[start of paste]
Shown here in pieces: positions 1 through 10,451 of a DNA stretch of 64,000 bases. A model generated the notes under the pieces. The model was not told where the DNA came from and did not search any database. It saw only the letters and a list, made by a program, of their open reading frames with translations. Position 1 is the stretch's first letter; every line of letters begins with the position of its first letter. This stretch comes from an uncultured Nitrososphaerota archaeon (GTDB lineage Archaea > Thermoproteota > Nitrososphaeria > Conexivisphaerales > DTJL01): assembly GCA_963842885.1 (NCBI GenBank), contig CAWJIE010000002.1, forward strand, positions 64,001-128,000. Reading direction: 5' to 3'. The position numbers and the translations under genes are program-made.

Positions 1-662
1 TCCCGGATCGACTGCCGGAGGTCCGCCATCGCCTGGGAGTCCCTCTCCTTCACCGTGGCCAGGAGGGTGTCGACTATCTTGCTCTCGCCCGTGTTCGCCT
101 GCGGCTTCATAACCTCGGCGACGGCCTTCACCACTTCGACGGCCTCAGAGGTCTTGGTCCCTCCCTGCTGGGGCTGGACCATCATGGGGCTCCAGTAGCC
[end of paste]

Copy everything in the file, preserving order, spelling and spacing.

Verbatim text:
Shown here in pieces: positions 1 through 10,451 of a DNA stretch of 64,000 bases. A model generated the notes under the pieces. The model was not told where the DNA came from and did not search any database. It saw only the letters and a list, made by a program, of their open reading frames with translations. Position 1 is the stretch's first letter; every line of letters begins with the position of its first letter. This stretch comes from an uncultured Nitrososphaerota archaeon (GTDB lineage Archaea > Thermoproteota > Nitrososphaeria > Conexivisphaerales > DTJL01): assembly GCA_963842885.1 (NCBI GenBank), contig CAWJIE010000002.1, forward strand, positions 64,001-128,000. Reading direction: 5' to 3'. The position numbers and the translations under genes are program-made.

Positions 1-662
1 TCCCGGATCGACTGCCGGAGGTCCGCCATCGCCTGGGAGTCCCTCTCCTTCACCGTGGCCAGGAGGGTGTCGACTATCTTGCTCTCGCCCGTGTTCGCCT
101 GCGGCTTCATAACCTCGGCGACGGCCTTCACCACTTCGACGGCCTCAGAGGTCTTGGTCCCTCCCTGCTGGGGCTGGACCATCATGGGGCTCCAGTAGCC